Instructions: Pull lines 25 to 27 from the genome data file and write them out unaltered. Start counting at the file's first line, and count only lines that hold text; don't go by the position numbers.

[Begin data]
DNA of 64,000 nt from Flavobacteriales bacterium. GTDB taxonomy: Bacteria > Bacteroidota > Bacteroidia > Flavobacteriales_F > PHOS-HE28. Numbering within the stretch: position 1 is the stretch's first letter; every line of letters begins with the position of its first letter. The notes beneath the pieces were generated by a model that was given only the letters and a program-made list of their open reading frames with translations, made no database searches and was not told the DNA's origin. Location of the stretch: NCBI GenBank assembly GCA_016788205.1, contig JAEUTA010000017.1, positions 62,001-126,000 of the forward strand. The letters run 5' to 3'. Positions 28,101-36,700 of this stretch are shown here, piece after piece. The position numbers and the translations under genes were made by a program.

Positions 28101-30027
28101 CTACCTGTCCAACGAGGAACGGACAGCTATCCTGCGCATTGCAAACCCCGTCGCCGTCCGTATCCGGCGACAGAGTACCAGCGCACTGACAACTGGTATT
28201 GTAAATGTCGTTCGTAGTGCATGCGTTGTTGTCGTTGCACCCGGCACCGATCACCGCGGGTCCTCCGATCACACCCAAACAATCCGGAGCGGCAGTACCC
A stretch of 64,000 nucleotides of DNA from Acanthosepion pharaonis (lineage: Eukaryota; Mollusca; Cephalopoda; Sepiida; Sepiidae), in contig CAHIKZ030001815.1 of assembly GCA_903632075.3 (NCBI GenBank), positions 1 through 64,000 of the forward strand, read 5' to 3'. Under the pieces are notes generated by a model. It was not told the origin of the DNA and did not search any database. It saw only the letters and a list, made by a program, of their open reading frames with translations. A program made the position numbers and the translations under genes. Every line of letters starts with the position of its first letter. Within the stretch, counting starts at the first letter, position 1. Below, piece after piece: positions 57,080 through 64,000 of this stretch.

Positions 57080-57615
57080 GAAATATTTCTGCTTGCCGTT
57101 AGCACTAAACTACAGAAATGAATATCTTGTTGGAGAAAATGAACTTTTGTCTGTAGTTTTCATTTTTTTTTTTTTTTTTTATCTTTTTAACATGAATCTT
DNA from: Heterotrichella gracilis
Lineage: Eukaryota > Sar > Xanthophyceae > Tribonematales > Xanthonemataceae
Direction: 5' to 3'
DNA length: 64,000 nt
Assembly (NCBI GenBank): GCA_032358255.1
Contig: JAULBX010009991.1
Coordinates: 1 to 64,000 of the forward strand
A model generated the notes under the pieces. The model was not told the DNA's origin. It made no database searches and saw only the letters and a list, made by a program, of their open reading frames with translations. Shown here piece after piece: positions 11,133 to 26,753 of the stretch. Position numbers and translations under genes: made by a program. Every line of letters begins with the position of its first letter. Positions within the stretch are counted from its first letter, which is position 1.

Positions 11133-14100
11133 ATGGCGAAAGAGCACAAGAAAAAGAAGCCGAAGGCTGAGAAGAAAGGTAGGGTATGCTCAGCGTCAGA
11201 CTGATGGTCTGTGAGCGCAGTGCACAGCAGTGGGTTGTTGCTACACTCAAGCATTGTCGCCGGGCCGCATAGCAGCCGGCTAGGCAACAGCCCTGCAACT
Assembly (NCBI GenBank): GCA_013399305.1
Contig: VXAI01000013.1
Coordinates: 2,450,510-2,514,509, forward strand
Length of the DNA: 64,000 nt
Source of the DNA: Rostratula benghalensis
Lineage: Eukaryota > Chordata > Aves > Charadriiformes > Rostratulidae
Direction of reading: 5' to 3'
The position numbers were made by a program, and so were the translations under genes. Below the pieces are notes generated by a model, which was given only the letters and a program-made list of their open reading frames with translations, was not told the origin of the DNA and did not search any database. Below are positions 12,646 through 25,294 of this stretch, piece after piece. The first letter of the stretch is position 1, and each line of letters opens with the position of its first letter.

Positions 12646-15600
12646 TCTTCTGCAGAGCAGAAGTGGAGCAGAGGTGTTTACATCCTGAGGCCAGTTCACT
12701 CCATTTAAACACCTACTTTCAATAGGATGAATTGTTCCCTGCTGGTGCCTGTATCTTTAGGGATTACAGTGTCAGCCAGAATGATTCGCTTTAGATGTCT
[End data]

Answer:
Lineage: Eukaryota > Chordata > Aves > Charadriiformes > Rostratulidae
Direction of reading: 5' to 3'
The position numbers were made by a program, and so were the translations under genes. Below the pieces are notes generated by a model, which was given only the letters and a program-made list of their open reading frames with translations, was not told the origin of the DNA and did not search any database. Below are positions 12,646 through 25,294 of this stretch, piece after piece. The first letter of the stretch is position 1, and each line of letters opens with the position of its first letter.